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Discussion in 'Motherboards' started by Deanodarlo, Dec 24, 2009.
Is there proof of this?
Edit: When I overclocked my Athlon XP 1800+ system, I used the OpenGL "3D Pipes" screensaver. I would let it run for a while, and if the overclock was unstable, then it would start to display rendering errors. This is because on the Athlon XP, the FPU was the "critical path" (well, that's simplifying a bit), and would show errors first, while the integer calculations were fine.
So yes, if the AMD Athlon XP rigs were running out of spec, then there could have been FPU problems. But I've never heard that mentioned as a general rule, for AMD rigs running in-spec.
Edit 2: The Athlon XP, I believe, required you to manually set the vcore for the CPU. I don't know if it could send a signal to the mobo to auto-detect the voltage. Some AMD CPUs of the same family had different vcores. If one didn't set the vcore correctly, when setting up the system, then it could lead to the same sort of instability from running out of spec as overclocking would.
This does not mean that there was any kind of flaw in AMD's CPUs, but rather, that the system integrator didn't do a complete job.
I do remember this flap: http://en.wikipedia.org/wiki/Pentium_FDIV_bug
I remember some guy on a radio talk show (Norm LaFave - what ever happened to him?), telling how this wouldnt matter for the average home use. Had to call in and tell him that it could be a big deal. Couldnt convince him though.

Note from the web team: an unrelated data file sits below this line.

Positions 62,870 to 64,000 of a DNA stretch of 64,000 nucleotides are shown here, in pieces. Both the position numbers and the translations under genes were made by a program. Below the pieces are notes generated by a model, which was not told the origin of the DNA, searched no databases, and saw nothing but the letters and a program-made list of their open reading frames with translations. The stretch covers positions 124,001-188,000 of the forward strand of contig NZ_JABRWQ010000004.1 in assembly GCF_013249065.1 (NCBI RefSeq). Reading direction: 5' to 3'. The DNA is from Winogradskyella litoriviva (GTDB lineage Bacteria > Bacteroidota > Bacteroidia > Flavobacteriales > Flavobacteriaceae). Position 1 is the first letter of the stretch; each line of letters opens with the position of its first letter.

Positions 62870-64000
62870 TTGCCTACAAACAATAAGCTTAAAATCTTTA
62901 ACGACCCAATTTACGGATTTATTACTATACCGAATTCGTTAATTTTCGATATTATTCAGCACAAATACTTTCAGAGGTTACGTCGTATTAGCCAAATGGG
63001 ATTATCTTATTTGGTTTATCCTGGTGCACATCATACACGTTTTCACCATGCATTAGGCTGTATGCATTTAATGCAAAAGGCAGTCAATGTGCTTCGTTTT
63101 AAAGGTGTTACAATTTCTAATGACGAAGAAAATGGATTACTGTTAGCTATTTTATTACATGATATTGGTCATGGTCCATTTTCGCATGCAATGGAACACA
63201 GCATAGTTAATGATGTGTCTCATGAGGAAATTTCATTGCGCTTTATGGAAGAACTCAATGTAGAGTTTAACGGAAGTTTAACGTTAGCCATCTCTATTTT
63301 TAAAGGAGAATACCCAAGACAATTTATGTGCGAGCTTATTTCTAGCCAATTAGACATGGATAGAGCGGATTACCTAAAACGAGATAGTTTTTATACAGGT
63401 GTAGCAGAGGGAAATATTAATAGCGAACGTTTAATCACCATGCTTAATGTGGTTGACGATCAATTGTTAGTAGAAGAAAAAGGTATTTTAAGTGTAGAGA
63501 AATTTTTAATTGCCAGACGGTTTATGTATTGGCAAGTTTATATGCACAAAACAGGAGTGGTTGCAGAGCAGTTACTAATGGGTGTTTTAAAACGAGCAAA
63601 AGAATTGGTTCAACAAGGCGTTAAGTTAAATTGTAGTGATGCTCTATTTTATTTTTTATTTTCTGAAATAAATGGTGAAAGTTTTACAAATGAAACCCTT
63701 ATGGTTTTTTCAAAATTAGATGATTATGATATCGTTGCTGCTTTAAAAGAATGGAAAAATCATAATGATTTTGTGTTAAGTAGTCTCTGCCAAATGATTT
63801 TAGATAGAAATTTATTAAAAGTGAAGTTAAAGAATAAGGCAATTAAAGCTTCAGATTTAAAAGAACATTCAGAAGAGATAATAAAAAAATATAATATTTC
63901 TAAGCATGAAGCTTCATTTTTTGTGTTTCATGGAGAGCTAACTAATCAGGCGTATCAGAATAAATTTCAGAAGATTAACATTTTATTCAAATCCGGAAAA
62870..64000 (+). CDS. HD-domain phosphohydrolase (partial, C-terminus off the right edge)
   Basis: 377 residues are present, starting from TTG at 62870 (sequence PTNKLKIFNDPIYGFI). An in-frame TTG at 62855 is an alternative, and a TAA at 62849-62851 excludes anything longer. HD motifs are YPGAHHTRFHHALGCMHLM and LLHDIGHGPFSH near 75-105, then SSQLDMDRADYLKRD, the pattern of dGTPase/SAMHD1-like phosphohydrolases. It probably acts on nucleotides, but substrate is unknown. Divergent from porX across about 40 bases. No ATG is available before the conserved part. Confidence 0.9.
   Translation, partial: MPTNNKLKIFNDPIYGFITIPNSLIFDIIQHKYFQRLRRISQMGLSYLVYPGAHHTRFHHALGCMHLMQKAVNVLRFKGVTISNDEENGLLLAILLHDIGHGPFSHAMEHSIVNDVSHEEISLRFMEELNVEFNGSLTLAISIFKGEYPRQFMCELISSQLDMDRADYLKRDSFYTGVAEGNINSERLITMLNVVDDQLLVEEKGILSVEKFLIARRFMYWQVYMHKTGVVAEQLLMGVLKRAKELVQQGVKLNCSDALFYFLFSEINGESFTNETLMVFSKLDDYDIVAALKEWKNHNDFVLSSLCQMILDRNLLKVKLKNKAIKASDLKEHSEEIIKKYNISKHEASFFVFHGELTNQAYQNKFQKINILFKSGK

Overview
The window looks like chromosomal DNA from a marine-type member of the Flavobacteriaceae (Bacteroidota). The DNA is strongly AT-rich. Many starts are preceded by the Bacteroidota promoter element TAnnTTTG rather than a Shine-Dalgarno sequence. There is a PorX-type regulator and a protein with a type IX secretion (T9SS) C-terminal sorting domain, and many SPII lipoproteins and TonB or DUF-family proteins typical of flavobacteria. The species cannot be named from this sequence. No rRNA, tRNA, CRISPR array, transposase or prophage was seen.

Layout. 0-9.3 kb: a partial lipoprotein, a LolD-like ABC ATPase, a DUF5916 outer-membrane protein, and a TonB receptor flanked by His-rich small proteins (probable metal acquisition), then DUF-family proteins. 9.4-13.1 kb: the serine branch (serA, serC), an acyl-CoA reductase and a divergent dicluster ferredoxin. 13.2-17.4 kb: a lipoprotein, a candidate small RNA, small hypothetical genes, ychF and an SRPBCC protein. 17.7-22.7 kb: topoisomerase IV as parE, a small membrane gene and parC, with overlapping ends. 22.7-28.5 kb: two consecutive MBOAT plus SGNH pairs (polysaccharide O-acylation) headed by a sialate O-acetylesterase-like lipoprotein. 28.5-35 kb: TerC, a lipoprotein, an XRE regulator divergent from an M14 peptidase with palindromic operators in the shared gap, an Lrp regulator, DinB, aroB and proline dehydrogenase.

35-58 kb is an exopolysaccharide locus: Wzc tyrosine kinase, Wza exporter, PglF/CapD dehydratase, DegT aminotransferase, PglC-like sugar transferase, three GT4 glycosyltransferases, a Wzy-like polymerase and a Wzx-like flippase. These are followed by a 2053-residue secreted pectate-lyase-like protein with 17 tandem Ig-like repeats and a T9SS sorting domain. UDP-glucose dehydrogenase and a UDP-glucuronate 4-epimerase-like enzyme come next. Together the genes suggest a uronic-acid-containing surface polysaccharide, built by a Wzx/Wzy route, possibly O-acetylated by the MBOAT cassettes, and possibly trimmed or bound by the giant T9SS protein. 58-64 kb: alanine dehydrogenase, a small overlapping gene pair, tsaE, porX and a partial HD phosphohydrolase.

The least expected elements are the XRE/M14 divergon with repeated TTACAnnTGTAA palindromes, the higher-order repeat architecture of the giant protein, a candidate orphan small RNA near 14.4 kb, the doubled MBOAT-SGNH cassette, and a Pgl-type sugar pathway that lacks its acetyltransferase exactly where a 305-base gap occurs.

Also, when it came to hand calculators, the TI's were a touch more accurate than some of the ealier HPs (eg, HP45).
I actually had a problem in a grad school (QC and Reliability course) because of the HP as some of the very complex chain calculations would be off a bit & my instructor accused me of an incorrect solution (marked the problem wrong & I had to show him the methodology was able to give a correct equivalent answer when using the more accurate TI.
Gotta watch out with those seemingly itsy-bitsy-tiny-weenie inaccuracies as they could easily bite you in the ass building, say, an atomic power plant or even a rocket ship.
Best not to use the C-64 for such project, lol (I still have my SX-64 - taught me to be an expert in character string handling which turned out to be very helpful in my careers; saved a guys ass by writing an octal to decimal conversion macro for Quatro so he could use Quatros graphic/plot features in a job related scientific analytic endevor; he never even thanked me).